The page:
Panchanan Maheswari (9 November 1904 – 18 May 1966) was a prominent Indian botanist noted chiefly for his invention of the technique of test-tube fertilization of angiosperms. This invention has allowed the creation of new hybrid plants that could not previously be crossbred naturally.
Maheshwari was born at Jaipur and educated at Ewing Christian College in Allahabad, intending to pursue a career in medicine. At Ewing, Maheshwari came under the mentorship of Winfield Dudgeon, and changed his studies from medicine to science. He received is Bachelor of Science (1925), Master of Science (1931), and Doctor of Science (1931) degrees, all under Dudgeon's influence. Maheshwari was an atheist.
In addition to his research achievements, Maheshwari was an educator and publisher. He taught Botany at the University of Delhi, establishing that department as a globally important center of research in embryology and tissue culture.
Maheshwari founded the scientific journal Phytomorphology, for which he served as chief editor until his death in 1966; and the more popular magazine Botanica. He also published texts to improve the standard of teaching life sciences in the schools.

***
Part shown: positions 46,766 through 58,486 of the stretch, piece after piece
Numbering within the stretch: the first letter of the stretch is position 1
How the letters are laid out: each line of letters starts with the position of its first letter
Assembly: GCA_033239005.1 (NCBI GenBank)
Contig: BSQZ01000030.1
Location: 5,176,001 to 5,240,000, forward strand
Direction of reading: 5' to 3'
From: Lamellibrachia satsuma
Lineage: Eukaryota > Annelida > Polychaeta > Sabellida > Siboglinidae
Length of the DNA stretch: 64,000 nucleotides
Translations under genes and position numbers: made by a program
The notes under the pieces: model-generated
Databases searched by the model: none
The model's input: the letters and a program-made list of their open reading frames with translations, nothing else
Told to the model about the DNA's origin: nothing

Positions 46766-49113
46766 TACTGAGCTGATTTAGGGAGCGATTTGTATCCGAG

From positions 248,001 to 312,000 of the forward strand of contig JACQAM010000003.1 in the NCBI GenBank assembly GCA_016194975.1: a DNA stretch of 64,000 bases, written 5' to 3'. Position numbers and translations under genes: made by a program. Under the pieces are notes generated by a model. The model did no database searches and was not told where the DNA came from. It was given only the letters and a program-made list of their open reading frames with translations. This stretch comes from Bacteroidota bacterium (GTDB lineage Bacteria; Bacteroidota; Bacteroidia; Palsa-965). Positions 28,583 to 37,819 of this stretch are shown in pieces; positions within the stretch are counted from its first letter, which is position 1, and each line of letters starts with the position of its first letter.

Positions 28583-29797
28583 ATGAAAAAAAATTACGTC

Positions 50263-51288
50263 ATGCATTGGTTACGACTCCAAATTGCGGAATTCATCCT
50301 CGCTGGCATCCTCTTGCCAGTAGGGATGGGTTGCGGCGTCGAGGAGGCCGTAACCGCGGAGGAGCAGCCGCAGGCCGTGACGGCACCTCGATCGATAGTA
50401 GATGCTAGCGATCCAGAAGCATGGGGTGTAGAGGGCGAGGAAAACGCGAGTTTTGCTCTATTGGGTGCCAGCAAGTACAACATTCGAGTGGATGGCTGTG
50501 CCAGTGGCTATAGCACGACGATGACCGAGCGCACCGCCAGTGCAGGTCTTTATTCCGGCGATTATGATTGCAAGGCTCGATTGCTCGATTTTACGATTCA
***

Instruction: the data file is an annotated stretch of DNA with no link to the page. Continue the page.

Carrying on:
In 1951, he founded the International Society of Plant Morphologists.
Awards and honours
Panchanan Maheshwari was a scientific citizen of the world and many academies felt honoured to make him a Foundation Fellow. In 1934 he became a fellow of the Indian Academy of Sciences, Bangalore. The Indian Botanical Society honoured him with the Birbal Sahni Medal in 1958. He was the General President-elect of the Indian Science Congress Association for 1968, a role he could not fulfil on account of his untimely death on 18 May 1966. It was typical of him that he did not disclose this even to his family members, who learned it later only through newspapers. Many of his well wishers and students honoured him by naming their new findings after him, such as Panchanania jaipurensis (fungus) and Isoetes panchananii. Maheshwari was elected a Fellow of the Royal Society (FRS) in 1965, he was second Indian Botanist to receive this accolade.